The infamous and prolific murder of George Floyd by policemen of the Minneapolis Police Department defined a watershed moment in the history of policing for the United States and triggered fundamental questions about the ‘peacekeepers’ of our society. Are the police a necessary part of any society? Are they truly there for the protection of human lives? And which lives in particular? These questions are but a few of the ones we need to ask again and again when it comes to the phenomenon of policing. They are not new, as the old mantra “who guards the guardians?” suggests. They are both ancient and modern for good reason. Policing of society must be a continuous conversation for the sake of all its members. In this article, we examine ‘broken window policing’ as one of the most essential elements of police practice in the US both before and after Floyd’s death. We review the controversial cornerstones of policing policy and subsequently assess the impact of civil unrest and politics on the current evolution of these policies.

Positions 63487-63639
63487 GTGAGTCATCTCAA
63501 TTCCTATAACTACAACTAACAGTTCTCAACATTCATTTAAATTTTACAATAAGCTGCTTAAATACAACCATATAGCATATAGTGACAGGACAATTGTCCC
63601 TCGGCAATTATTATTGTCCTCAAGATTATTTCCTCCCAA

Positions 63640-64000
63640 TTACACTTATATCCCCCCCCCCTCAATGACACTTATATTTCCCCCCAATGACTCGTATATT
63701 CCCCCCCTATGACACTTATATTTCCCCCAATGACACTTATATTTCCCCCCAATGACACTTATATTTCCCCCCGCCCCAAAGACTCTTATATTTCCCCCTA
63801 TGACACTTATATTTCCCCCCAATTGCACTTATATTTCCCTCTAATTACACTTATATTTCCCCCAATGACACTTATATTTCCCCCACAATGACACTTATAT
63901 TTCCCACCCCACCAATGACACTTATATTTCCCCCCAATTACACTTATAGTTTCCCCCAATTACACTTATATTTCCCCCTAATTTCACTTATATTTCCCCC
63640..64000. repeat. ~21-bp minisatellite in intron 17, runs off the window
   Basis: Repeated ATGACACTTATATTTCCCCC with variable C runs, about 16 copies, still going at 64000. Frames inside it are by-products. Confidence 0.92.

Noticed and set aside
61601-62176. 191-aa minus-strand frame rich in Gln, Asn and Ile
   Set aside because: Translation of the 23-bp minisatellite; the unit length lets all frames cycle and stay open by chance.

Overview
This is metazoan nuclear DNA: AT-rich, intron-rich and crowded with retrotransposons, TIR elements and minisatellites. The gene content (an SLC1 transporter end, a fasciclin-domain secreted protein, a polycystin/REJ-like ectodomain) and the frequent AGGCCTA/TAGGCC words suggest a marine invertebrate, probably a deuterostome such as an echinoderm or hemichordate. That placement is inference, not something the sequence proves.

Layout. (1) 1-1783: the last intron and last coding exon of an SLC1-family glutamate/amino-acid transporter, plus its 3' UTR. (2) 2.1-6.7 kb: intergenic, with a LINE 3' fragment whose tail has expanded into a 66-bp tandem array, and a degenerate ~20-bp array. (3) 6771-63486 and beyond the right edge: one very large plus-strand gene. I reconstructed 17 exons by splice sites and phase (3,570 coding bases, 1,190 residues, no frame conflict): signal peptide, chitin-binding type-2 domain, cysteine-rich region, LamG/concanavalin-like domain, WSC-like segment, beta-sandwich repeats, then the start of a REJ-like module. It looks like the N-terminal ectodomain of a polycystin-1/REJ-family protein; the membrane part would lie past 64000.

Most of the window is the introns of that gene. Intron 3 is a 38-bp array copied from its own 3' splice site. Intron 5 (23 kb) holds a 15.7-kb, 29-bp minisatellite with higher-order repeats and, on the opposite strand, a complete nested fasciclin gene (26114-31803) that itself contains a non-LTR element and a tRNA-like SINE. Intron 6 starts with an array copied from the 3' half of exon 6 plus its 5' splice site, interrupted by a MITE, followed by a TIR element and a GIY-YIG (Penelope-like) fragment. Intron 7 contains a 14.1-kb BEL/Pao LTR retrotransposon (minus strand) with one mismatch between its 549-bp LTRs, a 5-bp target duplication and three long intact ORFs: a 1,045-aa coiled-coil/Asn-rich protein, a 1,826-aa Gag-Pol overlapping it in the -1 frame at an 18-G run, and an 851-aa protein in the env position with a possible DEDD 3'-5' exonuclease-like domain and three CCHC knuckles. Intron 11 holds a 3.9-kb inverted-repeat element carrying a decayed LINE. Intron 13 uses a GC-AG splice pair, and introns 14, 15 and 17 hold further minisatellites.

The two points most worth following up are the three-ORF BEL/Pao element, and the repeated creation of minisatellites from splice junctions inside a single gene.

Power, Structure and Responsibility: Police Reform in the United States of America © 2021 by Lucas van den Heuvel and Caoimhe Ní Shúilleabháin is licensed under CC BY-NC-SA 4.0